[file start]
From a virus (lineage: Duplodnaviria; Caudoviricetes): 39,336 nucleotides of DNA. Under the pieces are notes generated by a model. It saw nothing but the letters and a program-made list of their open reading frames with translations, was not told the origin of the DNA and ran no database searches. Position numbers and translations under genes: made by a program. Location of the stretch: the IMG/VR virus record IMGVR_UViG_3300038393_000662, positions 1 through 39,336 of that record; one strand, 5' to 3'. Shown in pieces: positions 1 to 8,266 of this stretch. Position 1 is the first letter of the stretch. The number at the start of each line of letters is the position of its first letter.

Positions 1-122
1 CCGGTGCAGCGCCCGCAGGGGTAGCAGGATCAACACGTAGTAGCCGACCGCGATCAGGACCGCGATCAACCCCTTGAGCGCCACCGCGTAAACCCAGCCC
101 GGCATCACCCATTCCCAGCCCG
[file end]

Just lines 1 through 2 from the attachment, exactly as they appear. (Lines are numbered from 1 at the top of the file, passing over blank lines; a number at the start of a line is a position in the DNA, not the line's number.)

From a virus (lineage: Duplodnaviria; Caudoviricetes): 39,336 nucleotides of DNA. Under the pieces are notes generated by a model. It saw nothing but the letters and a program-made list of their open reading frames with translations, was not told the origin of the DNA and ran no database searches. Position numbers and translations under genes: made by a program. Location of the stretch: the IMG/VR virus record IMGVR_UViG_3300038393_000662, positions 1 through 39,336 of that record; one strand, 5' to 3'. Shown in pieces: positions 1 to 8,266 of this stretch. Position 1 is the first letter of the stretch. The number at the start of each line of letters is the position of its first letter.

Positions 1-122